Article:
Dubsky Drives Hadley
He saw one at Hadley Products Corp. when he signed on as vice president of sales and marketing in 1994, with 26 years of sales experience behind him.
“It was a small $8 million company back then and I thought it was a great opportunity,” recalled Dubsky, who was promoted to president of Hadley a year ago.
He also liked the corporate culture, values and commitment to quality set forth by Hadley owners Jim and John Humphrey, he said.
During his tenure with Hadley, he has sought out new opportunities for the company and annual revenues have more than doubled.
The former $8 million company is a $20-million-and-growing company today.
Dubsky spent the first half of his career in sales for Dayton Steel Foundry of Ohio, a manufacturer of truck components such as wheels and brake drums.
He worked his way up to sales manager, then vice president of sales for the company, which was later renamed Dayton Walther Ltd.
Hadley is a supplier of components and systems for the “Class 8” heavy-duty truck/trailer, recreational vehicle and specialty market.
The company’s expertise is in air-related products, mirror systems and electronic control systems. It sells directly to the major heavy-duty truck manufacturers — such as International, Freightliner, Peterbilt, PACCAR and Mack — as well as to suppliers to major manufacturers.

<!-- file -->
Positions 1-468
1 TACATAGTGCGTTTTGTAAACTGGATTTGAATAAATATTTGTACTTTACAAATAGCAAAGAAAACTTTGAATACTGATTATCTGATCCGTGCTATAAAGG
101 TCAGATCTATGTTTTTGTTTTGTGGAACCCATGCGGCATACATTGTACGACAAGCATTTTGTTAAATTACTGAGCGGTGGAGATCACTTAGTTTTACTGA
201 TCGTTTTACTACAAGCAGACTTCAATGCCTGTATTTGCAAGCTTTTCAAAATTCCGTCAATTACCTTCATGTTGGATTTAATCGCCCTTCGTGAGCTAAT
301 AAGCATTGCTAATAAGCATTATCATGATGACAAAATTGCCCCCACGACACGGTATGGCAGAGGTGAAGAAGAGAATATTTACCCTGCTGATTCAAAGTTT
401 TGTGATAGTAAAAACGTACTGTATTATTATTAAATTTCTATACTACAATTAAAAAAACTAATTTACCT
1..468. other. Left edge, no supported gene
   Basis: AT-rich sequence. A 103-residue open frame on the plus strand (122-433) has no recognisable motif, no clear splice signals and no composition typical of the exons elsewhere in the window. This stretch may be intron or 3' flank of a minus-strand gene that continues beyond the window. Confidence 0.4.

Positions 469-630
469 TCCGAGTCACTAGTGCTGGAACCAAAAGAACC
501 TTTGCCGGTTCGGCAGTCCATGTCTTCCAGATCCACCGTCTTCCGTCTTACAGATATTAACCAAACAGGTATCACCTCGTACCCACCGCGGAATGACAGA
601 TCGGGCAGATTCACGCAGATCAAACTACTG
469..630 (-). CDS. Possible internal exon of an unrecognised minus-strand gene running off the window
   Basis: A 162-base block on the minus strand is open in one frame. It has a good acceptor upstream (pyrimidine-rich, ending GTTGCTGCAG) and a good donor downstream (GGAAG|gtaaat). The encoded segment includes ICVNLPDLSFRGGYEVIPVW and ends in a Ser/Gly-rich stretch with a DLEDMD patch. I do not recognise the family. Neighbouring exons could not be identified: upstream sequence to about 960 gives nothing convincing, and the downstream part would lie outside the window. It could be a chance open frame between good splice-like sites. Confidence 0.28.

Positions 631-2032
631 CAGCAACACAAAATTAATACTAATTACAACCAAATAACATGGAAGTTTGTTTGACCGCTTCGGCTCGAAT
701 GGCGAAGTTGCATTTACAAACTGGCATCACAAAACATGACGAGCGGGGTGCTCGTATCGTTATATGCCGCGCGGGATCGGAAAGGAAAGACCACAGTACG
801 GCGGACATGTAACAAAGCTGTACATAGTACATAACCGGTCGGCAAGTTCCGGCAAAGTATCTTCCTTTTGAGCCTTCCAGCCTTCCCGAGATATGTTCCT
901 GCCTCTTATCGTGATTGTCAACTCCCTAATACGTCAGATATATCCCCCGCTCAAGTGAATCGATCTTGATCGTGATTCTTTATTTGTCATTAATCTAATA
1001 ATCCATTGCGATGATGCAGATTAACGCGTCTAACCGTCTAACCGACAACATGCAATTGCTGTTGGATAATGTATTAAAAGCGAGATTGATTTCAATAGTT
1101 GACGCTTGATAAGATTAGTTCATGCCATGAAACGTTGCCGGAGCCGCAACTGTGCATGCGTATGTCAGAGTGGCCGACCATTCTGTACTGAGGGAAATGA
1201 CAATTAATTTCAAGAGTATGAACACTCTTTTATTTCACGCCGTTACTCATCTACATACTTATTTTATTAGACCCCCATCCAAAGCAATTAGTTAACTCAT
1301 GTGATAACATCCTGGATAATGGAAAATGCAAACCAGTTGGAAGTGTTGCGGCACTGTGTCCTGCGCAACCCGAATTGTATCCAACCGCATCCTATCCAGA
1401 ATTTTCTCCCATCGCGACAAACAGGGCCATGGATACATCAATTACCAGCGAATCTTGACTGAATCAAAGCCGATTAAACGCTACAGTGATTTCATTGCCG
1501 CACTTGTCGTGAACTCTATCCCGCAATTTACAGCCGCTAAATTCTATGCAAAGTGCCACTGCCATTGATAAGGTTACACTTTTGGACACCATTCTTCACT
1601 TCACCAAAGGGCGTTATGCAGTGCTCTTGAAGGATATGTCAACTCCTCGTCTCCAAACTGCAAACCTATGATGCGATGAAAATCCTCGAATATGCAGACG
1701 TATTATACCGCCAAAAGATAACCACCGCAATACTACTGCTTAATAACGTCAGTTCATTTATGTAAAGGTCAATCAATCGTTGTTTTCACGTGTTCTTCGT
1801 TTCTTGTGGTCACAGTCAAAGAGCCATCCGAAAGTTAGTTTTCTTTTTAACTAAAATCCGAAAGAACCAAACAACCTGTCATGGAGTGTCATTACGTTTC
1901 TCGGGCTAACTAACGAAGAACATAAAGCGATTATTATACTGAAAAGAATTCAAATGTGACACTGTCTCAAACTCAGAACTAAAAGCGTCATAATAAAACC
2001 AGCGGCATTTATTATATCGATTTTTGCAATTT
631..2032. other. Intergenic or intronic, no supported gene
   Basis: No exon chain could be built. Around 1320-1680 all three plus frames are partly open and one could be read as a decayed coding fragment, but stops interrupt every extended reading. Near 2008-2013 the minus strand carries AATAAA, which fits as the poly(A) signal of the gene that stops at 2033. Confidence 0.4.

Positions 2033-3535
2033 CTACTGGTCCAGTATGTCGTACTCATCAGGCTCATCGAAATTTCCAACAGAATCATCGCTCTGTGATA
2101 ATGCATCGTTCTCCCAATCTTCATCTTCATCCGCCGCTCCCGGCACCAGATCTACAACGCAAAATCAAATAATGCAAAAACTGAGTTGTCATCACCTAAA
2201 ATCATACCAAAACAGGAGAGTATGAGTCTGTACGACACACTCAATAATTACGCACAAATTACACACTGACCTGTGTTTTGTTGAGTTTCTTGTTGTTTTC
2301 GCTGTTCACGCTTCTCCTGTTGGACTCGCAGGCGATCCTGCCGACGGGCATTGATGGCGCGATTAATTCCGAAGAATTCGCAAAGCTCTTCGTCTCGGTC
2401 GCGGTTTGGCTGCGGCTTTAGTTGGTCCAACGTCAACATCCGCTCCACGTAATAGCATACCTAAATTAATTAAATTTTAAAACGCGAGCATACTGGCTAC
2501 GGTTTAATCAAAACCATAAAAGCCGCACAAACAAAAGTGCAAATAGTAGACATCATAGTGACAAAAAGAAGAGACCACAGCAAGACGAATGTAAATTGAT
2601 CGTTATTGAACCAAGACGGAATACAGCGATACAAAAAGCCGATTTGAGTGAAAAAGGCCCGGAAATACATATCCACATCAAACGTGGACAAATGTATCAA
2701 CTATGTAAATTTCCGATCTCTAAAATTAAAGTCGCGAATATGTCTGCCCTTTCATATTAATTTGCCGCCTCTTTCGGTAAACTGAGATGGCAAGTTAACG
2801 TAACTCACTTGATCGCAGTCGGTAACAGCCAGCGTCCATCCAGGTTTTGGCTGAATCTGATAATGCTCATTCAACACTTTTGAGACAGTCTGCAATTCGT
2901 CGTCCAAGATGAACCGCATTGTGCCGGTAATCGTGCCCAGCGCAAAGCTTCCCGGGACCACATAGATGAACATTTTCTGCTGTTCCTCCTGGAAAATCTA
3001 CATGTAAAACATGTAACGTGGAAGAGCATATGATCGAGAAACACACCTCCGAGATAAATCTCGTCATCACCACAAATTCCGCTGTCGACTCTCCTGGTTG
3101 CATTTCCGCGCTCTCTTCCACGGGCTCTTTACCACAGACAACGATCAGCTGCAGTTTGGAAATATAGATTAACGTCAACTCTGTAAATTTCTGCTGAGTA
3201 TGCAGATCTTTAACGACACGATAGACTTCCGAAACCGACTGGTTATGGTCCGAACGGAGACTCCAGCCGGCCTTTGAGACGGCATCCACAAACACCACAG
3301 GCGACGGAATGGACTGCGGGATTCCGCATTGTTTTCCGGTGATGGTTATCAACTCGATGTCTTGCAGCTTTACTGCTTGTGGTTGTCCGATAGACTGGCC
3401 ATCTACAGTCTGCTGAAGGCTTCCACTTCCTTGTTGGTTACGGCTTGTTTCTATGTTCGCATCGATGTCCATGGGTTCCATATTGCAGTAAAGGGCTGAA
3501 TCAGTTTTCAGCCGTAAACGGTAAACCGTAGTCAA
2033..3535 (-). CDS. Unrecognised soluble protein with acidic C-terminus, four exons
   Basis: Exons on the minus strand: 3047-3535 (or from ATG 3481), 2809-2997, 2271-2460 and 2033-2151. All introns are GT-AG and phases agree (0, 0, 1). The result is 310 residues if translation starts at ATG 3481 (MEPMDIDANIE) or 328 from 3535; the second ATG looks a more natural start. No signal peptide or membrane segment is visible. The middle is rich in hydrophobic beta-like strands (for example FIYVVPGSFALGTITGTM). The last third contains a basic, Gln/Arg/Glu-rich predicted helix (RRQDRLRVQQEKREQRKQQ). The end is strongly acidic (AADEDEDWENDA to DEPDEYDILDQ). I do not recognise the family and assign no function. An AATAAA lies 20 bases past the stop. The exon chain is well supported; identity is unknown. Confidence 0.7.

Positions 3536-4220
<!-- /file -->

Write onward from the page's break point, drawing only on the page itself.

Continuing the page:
Core products include air horns/systems, external mirrors/systems, height control valve systems for air suspensions, mini compressors and the Hadley Smart Air Management System (SAMS), all of which are designed to enhance safety, comfort and ride quality.
“It’s a niche market and a market we serve very well,” Dubsky added. “Our goal is to be the role model supplier in the heavy-duty marketplace.”
In November 2000 Dubsky expanded the company’s product line with the acquisition of KAM Truck Components, a manufacturer of external mirror systems.
Hadley is presently looking for another mirror company to acquire.
Today, mirror sales represent 28 percent of annual revenues; air horns 30 percent; height control valves 27 percent; and SAMS about 1 percent.
SAMS is an electronically controlled air management system that Hadley custom tailors to each vehicle’s vocation and specific functional needs, whether it’s an 18-wheeler, an emergency vehicle, a bus or an RV.
Dubsky believes SAMS, which was introduced to the market last spring, is just about ready to take off.
“We market the ability to customize our products. Each SAMS is customized and programmed electronically to do what the customer wants it to do.”
Hadley has full engineering, design, development, prototype and testing capabilities.
“We look at everything not just as a product, but as a system,” Dubsky said. “It’s really important that we have an engineering staff and technical group that not only designs the products but understands the systems they’re associated with.
“We’ve been very, very successful in coming up with engineering solutions for customers. We always try to differentiate ourselves with value-added products and systems.”
The 57-year-old company also differentiates itself by operating under an atypical manufacturing model.